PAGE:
Taking on a commercial construction project is no small feat. In addition to the labor and materials that go into every stage of construction, there’s a lot that has to happen even before the first brick is laid. A vital piece for your project to make it from concept to final inspection is sourcing the right financing. Without that, all of the careful planning and drafting could be a huge waste of time.
In fact, most banks will walk away from 90% or more of the construction projects that come to them. These projects are not in their wheelhouse, and the risks make FDIC insured funds an unlikely source of most construction jobs, especially if there’s anything unique about your project.
It’s important to find a reliable lender that will work with you to negotiate the terms of your loan. Construction loans come from a variety of lenders, many of them in the private lending or SBA backed lending arena, but many of these lenders have similar requirements. Making sure you meet the basic criteria before applying for a loan will increase your chances of being approved. It’s also a good idea to have a broker on your side who will match you with a suitable lender.
So how do you get the right financing, what does it look like, and who can help you get it? This article will answer those questions and more as we take a deep dive into commercial construction financing. Whether you’re a business owner looking to expand into commercial real estate or a contractor looking for a construction loan, the following advice will help you get started on the right track.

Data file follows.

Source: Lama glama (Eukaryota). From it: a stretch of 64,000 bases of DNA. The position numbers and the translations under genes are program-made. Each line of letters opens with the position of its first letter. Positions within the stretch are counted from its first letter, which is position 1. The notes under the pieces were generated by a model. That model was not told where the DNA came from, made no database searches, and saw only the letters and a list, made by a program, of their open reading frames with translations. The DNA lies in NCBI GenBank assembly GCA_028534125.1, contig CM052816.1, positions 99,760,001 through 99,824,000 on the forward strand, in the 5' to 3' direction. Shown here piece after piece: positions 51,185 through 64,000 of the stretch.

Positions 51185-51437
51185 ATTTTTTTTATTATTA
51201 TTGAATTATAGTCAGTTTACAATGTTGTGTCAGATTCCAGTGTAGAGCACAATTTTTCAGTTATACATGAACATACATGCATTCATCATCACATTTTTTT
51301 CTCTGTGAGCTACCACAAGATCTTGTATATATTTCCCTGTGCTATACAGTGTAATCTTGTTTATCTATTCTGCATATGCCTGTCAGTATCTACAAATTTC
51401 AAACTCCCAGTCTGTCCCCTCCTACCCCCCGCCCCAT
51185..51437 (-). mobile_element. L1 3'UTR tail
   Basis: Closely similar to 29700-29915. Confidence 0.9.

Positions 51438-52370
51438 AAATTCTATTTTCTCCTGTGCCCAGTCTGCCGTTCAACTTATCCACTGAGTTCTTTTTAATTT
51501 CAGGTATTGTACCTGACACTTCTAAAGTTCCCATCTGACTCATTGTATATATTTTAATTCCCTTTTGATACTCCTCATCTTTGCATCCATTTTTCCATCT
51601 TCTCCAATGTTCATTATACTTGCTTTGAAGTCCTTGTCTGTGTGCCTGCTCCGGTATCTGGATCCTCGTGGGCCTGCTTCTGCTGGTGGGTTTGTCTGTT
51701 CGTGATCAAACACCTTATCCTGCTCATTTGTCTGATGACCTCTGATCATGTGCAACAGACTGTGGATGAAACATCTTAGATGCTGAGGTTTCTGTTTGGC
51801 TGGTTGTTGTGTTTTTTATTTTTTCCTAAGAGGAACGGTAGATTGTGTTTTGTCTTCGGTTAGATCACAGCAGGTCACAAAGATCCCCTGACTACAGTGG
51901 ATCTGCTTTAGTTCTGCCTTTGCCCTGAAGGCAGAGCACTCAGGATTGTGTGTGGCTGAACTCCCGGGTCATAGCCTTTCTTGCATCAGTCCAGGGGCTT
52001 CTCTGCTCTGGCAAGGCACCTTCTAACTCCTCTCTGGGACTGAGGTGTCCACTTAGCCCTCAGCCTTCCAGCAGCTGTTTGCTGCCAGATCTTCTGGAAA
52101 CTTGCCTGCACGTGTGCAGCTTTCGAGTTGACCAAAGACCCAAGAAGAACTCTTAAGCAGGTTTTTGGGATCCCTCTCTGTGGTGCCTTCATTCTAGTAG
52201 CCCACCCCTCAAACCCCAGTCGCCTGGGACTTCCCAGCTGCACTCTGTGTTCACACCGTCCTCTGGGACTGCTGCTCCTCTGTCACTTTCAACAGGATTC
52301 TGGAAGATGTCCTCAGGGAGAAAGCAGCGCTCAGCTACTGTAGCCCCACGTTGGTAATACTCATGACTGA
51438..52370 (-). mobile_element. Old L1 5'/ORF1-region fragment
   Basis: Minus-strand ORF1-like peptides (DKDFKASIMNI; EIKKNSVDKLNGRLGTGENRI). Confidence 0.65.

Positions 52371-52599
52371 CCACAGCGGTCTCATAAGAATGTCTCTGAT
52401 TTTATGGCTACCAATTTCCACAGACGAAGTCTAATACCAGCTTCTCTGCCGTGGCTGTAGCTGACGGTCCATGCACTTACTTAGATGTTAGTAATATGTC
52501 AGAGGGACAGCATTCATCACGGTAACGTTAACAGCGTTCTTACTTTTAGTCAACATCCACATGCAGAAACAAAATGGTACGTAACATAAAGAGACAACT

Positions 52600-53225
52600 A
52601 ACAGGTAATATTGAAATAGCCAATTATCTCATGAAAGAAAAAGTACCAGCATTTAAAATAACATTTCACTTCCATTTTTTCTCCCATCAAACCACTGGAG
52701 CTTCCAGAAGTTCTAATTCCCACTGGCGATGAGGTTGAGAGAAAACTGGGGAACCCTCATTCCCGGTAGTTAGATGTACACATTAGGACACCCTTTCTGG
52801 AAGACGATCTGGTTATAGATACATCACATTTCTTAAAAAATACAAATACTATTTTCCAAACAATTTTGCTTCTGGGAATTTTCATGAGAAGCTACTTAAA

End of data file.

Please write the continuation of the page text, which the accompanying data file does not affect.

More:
Getting the Loan
Suppose someone you know asks to borrow money. You’d want to know a few things first, such as what the money is for, when you’ll get paid back, and how the person plans to come up with the money to pay you later on. So, it’s no surprise that a professional lender wants the same foundational information. When it comes to construction, there are many moving parts, making the risk higher than with a commercial real estate acquisition, for example.
When you get a loan for a house, a vehicle, or machinery, the lender bases your loan on something tangible. In the case of a construction loan, the property the lender is paying for does not yet exist. Certain assurances have to be in place that guarantees the lender will get a return since they can’t seize the asset in question.
To start, you’ll need an independent appraisal and market feasibility study. These will help validate the value of the finished project and support any claims you’ve made in the planning. Assuming you plan to rent the building once it’s up, how long will it take for you to fill it with tenants? Is your proposed rent supported by the market and will it be enough to support repayment on the loan?
Details of your business and your contractor’s financial history are critical to the lender’s decision. A three-year financial history, business and personal credit reports, licenses, certifications, and references will be required. Regarding the project itself, you’ll need to show architectural plans, zoning approvals, environmental testing, independent financial assessments, and any project-specific professional reviews.
Negotiating a loan agreement isn’t all about pleasing the lender. Make sure you’re getting what you want from the deal too. In addition to the financial details of the loan, find out what the lender’s time frame is. There are the key steps in the process from the initial credit analysis to supervisory and committee approvals, and the final closing. Ask the lender for expected completion dates for each step.
Before closing, you need to have an attorney review the loan agreement. The lender should provide you with a list of the due diligence documents required to close the loan. These include your business’s articles of incorporation, bylaws, and legal certifications. A title search, lien and bankruptcy searches, insurance, and proof of UCC filing will also be required. The lender will expect you to provide these at your own expense.
Getting the Funds